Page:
For Chinese, the two best audiobook apps are free! Ximalaya broadcasts a variety of Chinese books. 咔哒故事 is actually a picture book app, but since we have limited screentime, we generally listen to stories without looking at the iPad.
For Korean, we don’t have many options but are gradually learning about more resources in our Facebook group.
4. Build a Chinese and Korean home library
In addition to “passive learning” of speaking/comprehension through normal conversation, music, and audiobooks, children also need to see the language. Visual cues serve as prompts for speaking the language! If you live in an English-speaking community, street signs and household labels are in English. Therefore, you will need to make sure words in the target language are visible.
The 2 main ways that we make Chinese and Korean visible is by:
- Showing the front covers of books
- Writing large Chinese and Korean words on our easel or other things around the house
If your local library has a limited selection, I highly recommend creating a language library at home. It’s so important to read to your child everyday and have options that they are interested in! Let them take the lead in choosing a favorite book for story time. Sure, you can translate English books to a different language, but your child will likely want to hear the English words and not whatever you are saying. You can find a list of Chinese bookstores in our FAQs.
5. Do fun activities in Chinese and Korean with your kids
My most important advice for teaching a minority language is to make it as fun and natural as possible with real interaction!! Since kids are making exciting new memories at school and extracurricular activities with their friends in English, we need to think about how we can engage our children and make special memories at home with the target language.
When my daughter was two, I started incorporating Chinese learning while playing hide-and-seek! It was a simple, low-stress way to learn many common words. Then, when I realized how much my daughter loved art, we mixed Chinese literacy with our crafts. Whatever it is that your child likes (eg, soccer, jumping, puzzles, imaginative play), integrate learning with those interests! If you’re lucky enough to have sports, dance, or other lessons in the target language, take advantage of those opportunities. Kids will learn more from those experiences than being forced to plow through a textbook.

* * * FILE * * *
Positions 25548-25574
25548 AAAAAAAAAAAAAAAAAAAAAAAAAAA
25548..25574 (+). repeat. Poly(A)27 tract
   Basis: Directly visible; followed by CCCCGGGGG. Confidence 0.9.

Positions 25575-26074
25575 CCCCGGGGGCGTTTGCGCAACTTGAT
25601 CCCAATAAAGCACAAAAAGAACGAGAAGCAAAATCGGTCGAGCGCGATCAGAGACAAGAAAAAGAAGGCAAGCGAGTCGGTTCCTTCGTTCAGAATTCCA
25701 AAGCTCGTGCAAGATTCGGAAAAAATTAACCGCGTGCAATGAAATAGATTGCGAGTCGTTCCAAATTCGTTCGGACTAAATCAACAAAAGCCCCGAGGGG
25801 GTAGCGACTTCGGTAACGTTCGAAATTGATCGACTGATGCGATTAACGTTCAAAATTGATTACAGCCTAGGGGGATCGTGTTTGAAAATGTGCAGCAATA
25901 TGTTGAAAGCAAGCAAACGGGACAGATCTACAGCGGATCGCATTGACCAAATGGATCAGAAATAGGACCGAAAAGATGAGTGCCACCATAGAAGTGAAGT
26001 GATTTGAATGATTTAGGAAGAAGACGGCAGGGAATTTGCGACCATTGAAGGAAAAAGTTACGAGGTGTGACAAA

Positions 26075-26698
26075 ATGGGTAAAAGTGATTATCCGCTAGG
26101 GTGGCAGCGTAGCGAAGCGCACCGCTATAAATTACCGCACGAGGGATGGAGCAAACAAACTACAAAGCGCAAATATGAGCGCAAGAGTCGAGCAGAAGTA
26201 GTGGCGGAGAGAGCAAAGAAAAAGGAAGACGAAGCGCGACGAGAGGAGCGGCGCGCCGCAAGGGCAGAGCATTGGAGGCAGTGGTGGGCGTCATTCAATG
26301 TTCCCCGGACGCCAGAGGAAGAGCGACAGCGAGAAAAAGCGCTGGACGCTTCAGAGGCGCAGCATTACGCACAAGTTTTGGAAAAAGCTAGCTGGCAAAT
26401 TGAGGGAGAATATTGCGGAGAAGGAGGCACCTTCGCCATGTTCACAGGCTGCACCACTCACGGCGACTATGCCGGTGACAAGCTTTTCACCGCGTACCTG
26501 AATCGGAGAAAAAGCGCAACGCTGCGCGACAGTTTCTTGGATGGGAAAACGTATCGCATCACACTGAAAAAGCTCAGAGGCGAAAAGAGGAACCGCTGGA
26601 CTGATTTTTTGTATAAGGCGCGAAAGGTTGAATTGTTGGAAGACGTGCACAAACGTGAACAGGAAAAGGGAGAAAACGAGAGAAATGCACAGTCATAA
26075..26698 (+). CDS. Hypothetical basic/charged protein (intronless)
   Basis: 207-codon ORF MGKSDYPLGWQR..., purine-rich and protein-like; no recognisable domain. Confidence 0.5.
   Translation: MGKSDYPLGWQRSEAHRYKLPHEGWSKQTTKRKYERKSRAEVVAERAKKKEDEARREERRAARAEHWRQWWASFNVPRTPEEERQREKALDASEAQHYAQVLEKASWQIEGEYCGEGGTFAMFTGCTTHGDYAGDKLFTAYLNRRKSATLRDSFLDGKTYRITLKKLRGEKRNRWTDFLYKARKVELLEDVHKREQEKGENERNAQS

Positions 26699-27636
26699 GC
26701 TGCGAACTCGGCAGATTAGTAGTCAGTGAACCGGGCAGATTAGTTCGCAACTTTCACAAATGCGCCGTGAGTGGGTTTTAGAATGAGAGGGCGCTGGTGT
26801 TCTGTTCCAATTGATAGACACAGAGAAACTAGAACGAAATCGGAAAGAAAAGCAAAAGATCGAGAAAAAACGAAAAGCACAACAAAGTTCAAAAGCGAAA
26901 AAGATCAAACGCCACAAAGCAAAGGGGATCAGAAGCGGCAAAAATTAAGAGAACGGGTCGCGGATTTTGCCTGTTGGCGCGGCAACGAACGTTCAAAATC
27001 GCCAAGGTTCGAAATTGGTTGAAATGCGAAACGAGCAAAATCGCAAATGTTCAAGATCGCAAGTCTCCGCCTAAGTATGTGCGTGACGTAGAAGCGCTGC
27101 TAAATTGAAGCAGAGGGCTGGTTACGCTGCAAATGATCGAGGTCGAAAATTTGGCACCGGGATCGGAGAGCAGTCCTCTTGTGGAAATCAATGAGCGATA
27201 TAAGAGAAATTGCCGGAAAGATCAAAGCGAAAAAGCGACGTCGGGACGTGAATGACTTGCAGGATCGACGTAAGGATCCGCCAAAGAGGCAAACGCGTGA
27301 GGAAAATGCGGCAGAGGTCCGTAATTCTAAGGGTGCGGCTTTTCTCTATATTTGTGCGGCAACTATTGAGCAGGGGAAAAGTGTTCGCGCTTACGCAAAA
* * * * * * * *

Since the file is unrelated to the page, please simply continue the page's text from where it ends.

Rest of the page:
Below is a photo of a fun activity that we did with the iSuper Science Chinese books!
You can download the printable 5-step language learning to-do list and action plan here! However, since it is in English, I highly recommend making your own to do list in your target language if possible (eg, visual cues)!
For more advice on raising multilingual children, I highly recommend the following posts:
- Raising Multilingual Children As a Non-Fluent Parent: 7 Lessons Learned in 2017
- 10 Ways to Get Your Child to Read Throughout the Day
- Raising Bilingual Children – Who Should Speak What? (From huffingtonpost.com)
- How To Create a Chinese Language Ecosystem (From cebilingual.org)
- Raising Multilingual Montessori Kids (From montessorinature.com)
- The Do’s and Dont’s of Raising Bilingual Kids (From bilingualkidspot.com)
- How To Jumpstart Your Kid’s Chinese (From mandarinmama.com)
As always, please let me know if you have any questions, and I’ll try my best to answer them! Please leave a note in the comments!
You can also follow me on Facebook where I share my latest posts as well as favorite articles about children’s education, Chinese resources, and hands-on activities from other websites! In addition, on Instagram, I share activity highlights and how we integrate Chinese & Korean-learning in our daily life!